DFL Gov. Mark Dayton says he’s disappointed that Republicans in the House and Senate are moving ahead with another round of budget bills without his blessing.
GOP leaders announced Friday that they decided to set their own budget targets because time is running out on the session and negotiations with the governor have so far failed to produce a deal.
Dayton, who vetoed an earlier batch of bills, said he can’t judge the new Republican bills until he learns more about the financial and policy details.
“If we’re close enough there and there’s no policy in them, then I could sign them,” Dayton said. “I would like to sign as many as I can, if they’re responsible.”
Dayton said he want to keep negotiating. Republicans said they do too. A meeting was scheduled for Saturday morning.
Dayton remains concerned about controversial policy provisions getting in the way of agreement on budget bills and a timely conclusion to the session. During a public television interview, Dayton accused Republicans trying to get him to “swallow” policy he disagrees with by tucking them into budget bills.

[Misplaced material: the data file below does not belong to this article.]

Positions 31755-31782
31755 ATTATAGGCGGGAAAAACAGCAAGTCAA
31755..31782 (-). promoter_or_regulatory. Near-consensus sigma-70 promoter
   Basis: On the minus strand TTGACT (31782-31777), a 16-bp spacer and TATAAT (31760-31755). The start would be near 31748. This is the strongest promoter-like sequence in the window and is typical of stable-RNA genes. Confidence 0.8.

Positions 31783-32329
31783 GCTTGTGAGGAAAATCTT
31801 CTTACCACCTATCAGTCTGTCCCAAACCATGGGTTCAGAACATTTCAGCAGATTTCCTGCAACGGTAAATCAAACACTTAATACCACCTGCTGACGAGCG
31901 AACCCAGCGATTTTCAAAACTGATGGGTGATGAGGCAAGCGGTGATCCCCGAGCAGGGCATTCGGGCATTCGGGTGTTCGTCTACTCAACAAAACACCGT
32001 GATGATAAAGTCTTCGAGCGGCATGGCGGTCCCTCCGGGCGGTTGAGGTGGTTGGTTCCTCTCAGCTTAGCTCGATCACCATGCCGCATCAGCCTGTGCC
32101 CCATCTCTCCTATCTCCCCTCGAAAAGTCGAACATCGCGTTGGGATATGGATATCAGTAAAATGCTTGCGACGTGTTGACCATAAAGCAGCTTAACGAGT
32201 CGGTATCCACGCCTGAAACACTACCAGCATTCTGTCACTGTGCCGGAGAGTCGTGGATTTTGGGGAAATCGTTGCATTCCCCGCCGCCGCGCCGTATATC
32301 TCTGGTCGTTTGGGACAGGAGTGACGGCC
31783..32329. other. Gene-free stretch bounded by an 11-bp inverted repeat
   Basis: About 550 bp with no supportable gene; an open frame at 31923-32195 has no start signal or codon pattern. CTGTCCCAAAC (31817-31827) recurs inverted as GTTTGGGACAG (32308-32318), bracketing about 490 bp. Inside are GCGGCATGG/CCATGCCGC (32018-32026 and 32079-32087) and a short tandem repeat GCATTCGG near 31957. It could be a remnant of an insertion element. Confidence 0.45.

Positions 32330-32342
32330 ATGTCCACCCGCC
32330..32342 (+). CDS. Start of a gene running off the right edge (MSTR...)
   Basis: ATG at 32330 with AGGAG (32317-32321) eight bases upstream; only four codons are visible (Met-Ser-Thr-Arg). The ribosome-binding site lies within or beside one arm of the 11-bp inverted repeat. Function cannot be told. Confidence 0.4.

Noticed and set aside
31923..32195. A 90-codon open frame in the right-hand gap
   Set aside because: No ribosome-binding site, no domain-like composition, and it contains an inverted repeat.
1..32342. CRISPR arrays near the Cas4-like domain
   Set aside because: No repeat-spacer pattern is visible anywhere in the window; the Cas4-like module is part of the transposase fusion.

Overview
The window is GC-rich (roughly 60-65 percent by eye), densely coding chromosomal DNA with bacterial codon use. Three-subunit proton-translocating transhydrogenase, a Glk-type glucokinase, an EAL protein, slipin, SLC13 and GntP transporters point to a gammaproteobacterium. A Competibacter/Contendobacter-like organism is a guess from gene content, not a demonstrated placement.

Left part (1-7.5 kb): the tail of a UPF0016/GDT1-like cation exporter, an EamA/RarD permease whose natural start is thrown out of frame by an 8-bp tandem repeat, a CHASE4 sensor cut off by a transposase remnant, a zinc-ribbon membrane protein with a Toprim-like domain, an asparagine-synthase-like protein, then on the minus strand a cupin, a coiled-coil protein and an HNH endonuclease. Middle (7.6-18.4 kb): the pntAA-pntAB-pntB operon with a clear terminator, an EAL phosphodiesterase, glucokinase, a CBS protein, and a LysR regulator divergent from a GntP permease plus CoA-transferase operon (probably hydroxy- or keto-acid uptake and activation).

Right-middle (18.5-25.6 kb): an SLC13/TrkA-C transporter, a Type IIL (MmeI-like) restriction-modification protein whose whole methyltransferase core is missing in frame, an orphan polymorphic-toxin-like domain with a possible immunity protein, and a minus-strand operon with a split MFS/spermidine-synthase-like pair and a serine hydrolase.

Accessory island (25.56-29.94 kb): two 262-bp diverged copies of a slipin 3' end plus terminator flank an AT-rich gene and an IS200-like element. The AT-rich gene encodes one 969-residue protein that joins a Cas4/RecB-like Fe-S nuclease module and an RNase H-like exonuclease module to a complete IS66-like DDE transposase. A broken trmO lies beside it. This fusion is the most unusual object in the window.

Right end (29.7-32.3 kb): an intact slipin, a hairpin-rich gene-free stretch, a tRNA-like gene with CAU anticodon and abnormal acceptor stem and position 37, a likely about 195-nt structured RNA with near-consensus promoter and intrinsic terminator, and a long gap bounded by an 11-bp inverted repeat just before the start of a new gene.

“I’m not going to swallow,” he said.
Senate Majority Leader Paul Gazelka, R-Nisswa, said during a Friday news conference that the second round of budget bills will have policy provisions, but fewer than in the first round.
“Our end goal is to have bills that the governor can sign, that the people of Minnesota will look at and say this is really good for Minnesota,” Gazelka said.
The Republican budget targets moved closer to the governor in several areas. Their tax bill is now at $660 million, down from the $1.1 billion bill that Dayton vetoed.
House Speaker Kurt Daudt, R-Zimmerman, said the reworked targets represent real compromise.
“We have moved our positions pretty significantly,” Daudt said.
Democrats criticized Republicans for moving ahead without on agreement.
Senate Minority Leader Tom Bakk said GOP leaders were not flexible enough to close the deal with the governor. Bakk, DFL-Cook, said Republicans are underestimating the power of the executive branch.
“Governors always have a very strong hand," Bakk said. "The governor doesn’t want a special session. He wants a negotiated deal. But he’s not going to take a bad deal either.”